–          1 pair of ¾ jeans that can also be used for cycling if it’s a bit cold
–          1 brown skirt the same colour as the long pants
–          1 red polo neck sweat shirt (to go with all pants except fushia)
–          1 blue polo neck sweat shirt (to go with beige & white pants & jeans)
–          1 light brown jacket same colour as pants & skirt (to go with beige and brown)
–          1 white denim jacket (for fushia & white pants & jeans)
–          1 long-sleeved denim shirt/jacket
–          3 T-shirts (white, red & light blue) (I don’t often wear T-shirts but they can be useful)
–          3 white blouses (for fushia pants & jeans)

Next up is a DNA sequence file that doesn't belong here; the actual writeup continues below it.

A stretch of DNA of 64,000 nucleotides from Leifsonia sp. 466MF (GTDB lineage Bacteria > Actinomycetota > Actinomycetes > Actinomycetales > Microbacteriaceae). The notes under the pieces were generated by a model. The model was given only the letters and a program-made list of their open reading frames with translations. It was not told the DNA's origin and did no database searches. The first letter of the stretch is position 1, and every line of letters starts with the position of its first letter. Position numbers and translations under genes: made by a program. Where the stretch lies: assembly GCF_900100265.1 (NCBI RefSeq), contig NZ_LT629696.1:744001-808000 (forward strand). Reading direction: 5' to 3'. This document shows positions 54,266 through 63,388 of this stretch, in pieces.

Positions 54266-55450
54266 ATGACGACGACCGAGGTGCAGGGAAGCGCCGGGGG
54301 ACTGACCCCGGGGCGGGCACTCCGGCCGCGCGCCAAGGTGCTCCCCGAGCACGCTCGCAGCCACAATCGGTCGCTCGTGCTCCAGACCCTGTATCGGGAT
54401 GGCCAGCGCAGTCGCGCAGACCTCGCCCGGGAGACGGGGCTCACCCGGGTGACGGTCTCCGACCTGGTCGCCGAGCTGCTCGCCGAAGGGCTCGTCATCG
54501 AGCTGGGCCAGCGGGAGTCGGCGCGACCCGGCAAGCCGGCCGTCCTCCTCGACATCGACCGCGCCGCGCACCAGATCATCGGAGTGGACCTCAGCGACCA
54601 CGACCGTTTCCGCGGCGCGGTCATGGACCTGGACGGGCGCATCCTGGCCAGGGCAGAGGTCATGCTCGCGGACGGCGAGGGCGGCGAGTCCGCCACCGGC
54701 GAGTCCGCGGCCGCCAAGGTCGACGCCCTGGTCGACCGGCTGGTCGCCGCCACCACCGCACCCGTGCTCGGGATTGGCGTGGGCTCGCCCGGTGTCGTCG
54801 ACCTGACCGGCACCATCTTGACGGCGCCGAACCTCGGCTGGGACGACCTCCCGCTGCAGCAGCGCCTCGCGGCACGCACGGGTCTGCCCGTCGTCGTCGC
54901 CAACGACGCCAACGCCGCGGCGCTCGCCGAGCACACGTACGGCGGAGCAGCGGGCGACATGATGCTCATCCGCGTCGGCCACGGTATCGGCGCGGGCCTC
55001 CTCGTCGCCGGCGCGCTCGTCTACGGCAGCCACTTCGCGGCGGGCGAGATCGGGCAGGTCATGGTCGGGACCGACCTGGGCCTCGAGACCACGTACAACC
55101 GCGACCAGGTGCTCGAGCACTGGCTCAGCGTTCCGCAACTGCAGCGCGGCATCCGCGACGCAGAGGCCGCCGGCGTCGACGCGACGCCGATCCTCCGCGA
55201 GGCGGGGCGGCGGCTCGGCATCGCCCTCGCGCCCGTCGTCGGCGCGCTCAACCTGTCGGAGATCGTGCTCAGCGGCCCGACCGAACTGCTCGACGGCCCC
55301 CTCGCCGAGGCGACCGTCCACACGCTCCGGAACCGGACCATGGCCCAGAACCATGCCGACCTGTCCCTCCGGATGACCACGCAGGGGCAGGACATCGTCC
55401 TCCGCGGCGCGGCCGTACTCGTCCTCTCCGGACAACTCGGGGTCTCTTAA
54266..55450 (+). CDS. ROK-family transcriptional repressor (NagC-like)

–          1 pale yellow blouse (for brown & beige)
–          1 pale pink blouse (for brown & beige)
–          1 green & white sleeveless check shirt (that only goes with one thing but it’s my only sleeveless blouse!)
–          1 decent-looking caramel-coloured waterproof jacket with hood and white fleecy-lined front-zip jacket to go underneath
–          1 pair of walking shoes
–          1 pair of walking sandals (also used for cycling)
–          1 pair of ordinary sandals
–          1 straw hat
–          enough underwear & socks for 5 days with 2 pairs of socks for each pair of pants
–          swimsuit & pareo & plastic shoes
–          cotton kimono & scuffs
–          2 pairs of denin shorts for cycling (because they’re the most comfortable)
–          2 cycling T-shirts that are fast-drying and no-iron
–          1 windcheater for cycling

What would you add or subtract?

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6 thoughts on “The Eternal Dilemma of What to Pack”